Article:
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Whether you’re considering paternity tests for peace-of-mind or you’ve been ordered to take a test as part of a legal process, you may want some additional help and support. Paternity tests may not take long to do, but can be the source of a lot of distress and anxiety. You may get support from friends and family, but you could also find it useful to talk to a professional.
Paternity Tests – Legal Advice
Whether you are contesting paternity as part of a divorce settlement, or you are bound by the court to have paternity tests, you may want some legal advice. You may want to find an experience solicitor who can represent you, or you might just want to find out what your rights are in your case. The Law Society has a list of practising law firms, and you should be able to find a local firm that can help with your case. On the other hand, you may want to contact a voluntary organisation such as the Citizens Advice Bureau, which can help you to understand the process and give you additional contact details.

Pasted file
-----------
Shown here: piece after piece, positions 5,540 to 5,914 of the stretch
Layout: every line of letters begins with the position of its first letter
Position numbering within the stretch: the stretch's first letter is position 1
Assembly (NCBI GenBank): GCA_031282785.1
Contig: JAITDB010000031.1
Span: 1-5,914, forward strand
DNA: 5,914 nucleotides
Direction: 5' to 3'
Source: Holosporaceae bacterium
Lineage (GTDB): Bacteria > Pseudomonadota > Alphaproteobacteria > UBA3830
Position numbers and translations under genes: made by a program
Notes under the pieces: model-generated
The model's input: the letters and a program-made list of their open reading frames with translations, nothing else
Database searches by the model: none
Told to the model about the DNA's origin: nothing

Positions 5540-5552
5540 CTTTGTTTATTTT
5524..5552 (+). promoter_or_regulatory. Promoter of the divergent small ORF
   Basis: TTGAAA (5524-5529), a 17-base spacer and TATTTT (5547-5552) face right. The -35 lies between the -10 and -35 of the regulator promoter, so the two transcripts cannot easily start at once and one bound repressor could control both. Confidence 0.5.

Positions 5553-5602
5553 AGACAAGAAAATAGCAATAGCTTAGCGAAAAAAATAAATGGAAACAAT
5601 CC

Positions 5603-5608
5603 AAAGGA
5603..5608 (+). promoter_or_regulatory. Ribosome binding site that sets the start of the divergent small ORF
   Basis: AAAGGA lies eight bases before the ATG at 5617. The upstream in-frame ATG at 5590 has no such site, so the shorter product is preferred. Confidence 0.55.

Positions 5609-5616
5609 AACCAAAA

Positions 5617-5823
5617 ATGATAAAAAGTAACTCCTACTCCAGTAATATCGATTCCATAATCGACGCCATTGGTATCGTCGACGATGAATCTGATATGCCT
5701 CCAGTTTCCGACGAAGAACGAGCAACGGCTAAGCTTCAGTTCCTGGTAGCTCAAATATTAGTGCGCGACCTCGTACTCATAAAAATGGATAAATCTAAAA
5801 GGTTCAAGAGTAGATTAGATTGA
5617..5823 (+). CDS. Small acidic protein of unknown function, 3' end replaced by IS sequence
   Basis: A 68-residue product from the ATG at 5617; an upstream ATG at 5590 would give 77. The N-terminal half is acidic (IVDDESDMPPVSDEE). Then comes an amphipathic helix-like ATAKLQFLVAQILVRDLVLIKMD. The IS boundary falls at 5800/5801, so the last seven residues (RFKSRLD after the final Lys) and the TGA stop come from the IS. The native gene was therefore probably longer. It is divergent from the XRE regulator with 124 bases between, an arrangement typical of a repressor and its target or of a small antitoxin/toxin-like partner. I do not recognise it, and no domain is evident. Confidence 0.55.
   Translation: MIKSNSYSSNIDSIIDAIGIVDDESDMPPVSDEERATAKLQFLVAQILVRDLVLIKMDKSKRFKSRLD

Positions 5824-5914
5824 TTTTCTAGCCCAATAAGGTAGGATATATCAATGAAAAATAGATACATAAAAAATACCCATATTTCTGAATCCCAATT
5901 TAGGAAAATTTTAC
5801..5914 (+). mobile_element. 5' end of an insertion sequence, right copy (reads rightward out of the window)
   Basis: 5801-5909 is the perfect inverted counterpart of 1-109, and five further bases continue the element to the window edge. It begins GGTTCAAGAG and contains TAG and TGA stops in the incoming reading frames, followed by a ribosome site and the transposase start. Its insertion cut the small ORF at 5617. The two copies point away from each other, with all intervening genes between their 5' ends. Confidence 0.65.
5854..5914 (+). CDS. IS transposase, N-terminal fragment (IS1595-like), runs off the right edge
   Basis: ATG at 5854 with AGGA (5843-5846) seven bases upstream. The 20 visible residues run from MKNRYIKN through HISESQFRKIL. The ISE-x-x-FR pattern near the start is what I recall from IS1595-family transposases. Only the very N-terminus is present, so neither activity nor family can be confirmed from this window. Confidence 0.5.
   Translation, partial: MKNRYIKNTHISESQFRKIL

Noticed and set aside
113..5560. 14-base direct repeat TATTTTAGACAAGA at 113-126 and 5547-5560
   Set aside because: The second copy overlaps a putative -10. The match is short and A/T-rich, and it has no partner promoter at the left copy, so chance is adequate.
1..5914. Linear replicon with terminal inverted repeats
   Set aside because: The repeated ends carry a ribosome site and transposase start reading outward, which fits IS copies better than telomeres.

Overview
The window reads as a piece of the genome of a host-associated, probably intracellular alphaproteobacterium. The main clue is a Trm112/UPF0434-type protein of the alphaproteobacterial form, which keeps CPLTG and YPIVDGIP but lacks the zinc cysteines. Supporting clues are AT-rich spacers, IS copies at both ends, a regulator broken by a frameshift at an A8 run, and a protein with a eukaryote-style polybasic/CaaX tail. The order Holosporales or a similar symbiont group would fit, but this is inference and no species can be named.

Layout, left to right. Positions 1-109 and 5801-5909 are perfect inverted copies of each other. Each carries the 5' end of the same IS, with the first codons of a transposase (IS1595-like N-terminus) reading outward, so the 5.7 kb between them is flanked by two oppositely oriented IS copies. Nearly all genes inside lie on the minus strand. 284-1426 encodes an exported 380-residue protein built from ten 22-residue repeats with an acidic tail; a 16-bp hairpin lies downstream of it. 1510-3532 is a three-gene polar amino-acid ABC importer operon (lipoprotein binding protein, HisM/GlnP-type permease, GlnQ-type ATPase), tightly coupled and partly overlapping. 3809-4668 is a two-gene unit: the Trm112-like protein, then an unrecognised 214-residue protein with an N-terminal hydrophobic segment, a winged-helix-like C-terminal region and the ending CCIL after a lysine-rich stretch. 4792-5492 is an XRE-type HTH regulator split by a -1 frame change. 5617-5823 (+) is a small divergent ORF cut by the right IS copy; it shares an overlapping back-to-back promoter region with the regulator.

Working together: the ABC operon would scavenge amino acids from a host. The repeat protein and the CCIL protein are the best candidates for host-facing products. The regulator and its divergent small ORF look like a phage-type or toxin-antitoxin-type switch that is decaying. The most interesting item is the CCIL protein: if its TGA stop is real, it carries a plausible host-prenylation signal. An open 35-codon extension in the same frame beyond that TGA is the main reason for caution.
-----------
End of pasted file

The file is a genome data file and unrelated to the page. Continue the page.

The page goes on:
Emotional and Peer Support
One of the most important things to remember when you’re taking a legal or home paternity test is that you’re not the only one. It may seem like cold comfort at the time, but it may help to get in touch with other people who are going through the same experience as you. Not only will you find a sympathetic ear, but you may also unearth useful information that helps you approach the test in the best way and protect your rights as a father. Groups like Dads UK, Fathers for Justice and the Gingerbread group can all offer emotional help and support, as can independent counsellors.
Paternity tests are a hard thing to approach on your own. You can reduce the stress of the whole process by getting some support – which is why we’ve listed a number of government, voluntary and other support sources that could help you.